• Jessica May 24, 2017 at 9:41 pm - Reply

      Our inherited old fruit cage collapsed in a storm last year so we did the decent thing to put it out of its misery and took the rest of the structure down. Blueberries, and redcurrants, now fully exposed to blackbird and squirrel attack. I thought I would leave it like that and see how it went.. well you can guess. Good luck.

  9. Charles May 22, 2017 at 3:15 pm - Reply

    Loving the steps. We are currently constructing our raised beds to go along our sunniest fenced border. It’s amazing how different (and lovely) a bit of hard landscaping can make the garden. So happy to read your post again

    • Jessica May 24, 2017 at 9:44 pm - Reply

      It does make a difference and raised beds are so practical too. They make growing an absolute pleasure. Thanks Charles.

  10. offtheedgegardening May 22, 2017 at 3:30 pm - Reply

    Looking great, well done Mike!

    • Jessica May 24, 2017 at 9:45 pm - Reply

      He’s done such a good job of it I’m wondering where I can put more..

  11. Rae May 22, 2017 at 3:37 pm - Reply

    Good to read your post Jessica, plants looking colourful as usual. Don’t blame the blackbird, they love to have a sort through leaves and bark. Are you able to say where you acquired Benton Olive, I would be very interested. I garden in the Charente.

    • Jessica May 24, 2017 at 10:04 pm - Reply

      Blackbirds seem particularly drawn to bark, but then so are the bugs they are presumably searching for. I don’t blame them, I love to have them in the garden. Worth clearing up after! I got the iris from the Royal Horticultural Society Garden at Rosemoor. I’ve had a brief hunt for it online and it seems it’s quite difficult to find, even in the UK. If you are planning a trip over I would think Wisley would stock it if Rosemoor does. Also Beth Chatto although she’s currently out of stock. I had better stop the slugs decimating it having discovered it’s so rare!

  12. Linda May 22, 2017 at 4:06 pm - Reply

    So glad you decided to stay with us Jessica! Love the way you write…the clock story made me giggle!
    Those steps are a work of art…is Mike an engineer?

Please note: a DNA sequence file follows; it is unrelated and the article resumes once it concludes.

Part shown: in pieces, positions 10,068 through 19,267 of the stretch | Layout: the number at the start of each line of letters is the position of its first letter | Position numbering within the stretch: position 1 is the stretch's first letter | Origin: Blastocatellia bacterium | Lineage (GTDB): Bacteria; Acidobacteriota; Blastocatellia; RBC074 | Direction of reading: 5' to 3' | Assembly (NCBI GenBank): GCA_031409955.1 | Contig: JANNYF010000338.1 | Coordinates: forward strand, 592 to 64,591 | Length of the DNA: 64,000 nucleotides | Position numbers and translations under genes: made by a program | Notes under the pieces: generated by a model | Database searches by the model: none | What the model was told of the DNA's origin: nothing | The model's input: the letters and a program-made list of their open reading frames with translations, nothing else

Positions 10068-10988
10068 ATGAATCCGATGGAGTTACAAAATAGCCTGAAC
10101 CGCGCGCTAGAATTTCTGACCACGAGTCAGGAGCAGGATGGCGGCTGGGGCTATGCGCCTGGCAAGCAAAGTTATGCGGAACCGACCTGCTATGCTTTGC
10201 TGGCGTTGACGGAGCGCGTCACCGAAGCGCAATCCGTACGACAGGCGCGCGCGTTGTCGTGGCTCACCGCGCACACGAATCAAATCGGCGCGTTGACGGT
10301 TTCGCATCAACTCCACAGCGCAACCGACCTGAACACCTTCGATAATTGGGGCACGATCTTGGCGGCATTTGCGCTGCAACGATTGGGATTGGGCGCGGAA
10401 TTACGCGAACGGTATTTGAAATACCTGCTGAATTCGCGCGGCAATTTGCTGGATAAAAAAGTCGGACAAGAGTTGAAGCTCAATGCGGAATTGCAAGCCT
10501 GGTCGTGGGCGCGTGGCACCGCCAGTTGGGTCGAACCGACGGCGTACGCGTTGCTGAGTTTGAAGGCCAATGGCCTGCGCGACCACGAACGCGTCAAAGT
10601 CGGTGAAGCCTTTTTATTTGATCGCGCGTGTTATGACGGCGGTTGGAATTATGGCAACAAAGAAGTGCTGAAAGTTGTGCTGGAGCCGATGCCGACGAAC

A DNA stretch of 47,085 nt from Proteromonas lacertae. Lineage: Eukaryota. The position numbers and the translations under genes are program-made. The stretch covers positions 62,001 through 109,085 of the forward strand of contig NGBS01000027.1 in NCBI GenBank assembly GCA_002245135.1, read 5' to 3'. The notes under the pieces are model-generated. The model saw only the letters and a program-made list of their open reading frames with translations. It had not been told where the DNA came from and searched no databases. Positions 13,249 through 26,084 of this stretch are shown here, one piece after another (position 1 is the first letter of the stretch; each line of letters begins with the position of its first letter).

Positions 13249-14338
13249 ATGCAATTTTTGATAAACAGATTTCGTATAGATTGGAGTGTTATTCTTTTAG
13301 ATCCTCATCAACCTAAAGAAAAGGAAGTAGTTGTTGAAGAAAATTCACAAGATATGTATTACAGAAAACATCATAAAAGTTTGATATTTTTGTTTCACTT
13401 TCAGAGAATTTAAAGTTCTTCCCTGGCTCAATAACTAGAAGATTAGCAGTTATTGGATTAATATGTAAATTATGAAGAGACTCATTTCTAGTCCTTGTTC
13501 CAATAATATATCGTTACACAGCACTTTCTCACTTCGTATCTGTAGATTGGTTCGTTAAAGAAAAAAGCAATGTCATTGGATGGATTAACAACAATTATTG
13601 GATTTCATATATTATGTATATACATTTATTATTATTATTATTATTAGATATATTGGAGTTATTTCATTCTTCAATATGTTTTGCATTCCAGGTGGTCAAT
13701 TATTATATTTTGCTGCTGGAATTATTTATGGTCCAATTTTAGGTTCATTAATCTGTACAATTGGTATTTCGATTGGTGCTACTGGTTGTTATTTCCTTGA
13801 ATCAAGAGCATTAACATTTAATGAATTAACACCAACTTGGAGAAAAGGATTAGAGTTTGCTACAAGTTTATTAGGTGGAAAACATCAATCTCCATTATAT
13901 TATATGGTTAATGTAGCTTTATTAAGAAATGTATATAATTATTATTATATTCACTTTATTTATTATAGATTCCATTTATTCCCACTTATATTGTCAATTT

Lovely collection of blooms…
    Enjoy your week!
    Cheers!
    Linda :o)

    • Jessica May 24, 2017 at 10:07 pm - Reply

      Thanks Linda. No, he isn’t an engineer but he is very practical and loves a project. Especially if it requires a new tool for the toy box. 🙄

  13. Marian St.Clair May 22, 2017 at 5:43 pm - Reply

    How wonderful to make my way to the computer this morning, groggy-headed after weeks of travel, to find you with another funny story to tell. Your and Mike’s daring-do never ceases to amaze me. I took note of similar steps at Bodnant a few years ago for my own steep bank and love the idea that we are again on the same page. I only wish I had your initiative. Smiles to you and rusty backbird (doesn’t have the same ring, does it?)

    • Jessica May 24, 2017 at 10:11 pm - Reply

      Weeks of travel sounds very exciting, if tiring! I hope we get to see where you’ve been. Another tour? The steps have made such a difference already and once planted up will look much softer.

  14. Kris P May 22, 2017 at 6:07 pm - Reply

    Is your house haunted perhaps? Actually, I’ve had funky experience with small electric appliances in the past too – and currently some sensor in my driver’s side car door cries out, seemingly in pain, at periodic intervals. It’s enough to turn one into a Luddite. The flowers are beautiful – I’ll rejoice with you when your Itoh blooms, which mine is still stubbornly refusing to do. As to the steps – brilliant! I may have to try something like that on my back slope, which I’m currently back to ignoring.

    • Jessica May 24, 2017 at 10:16 pm - Reply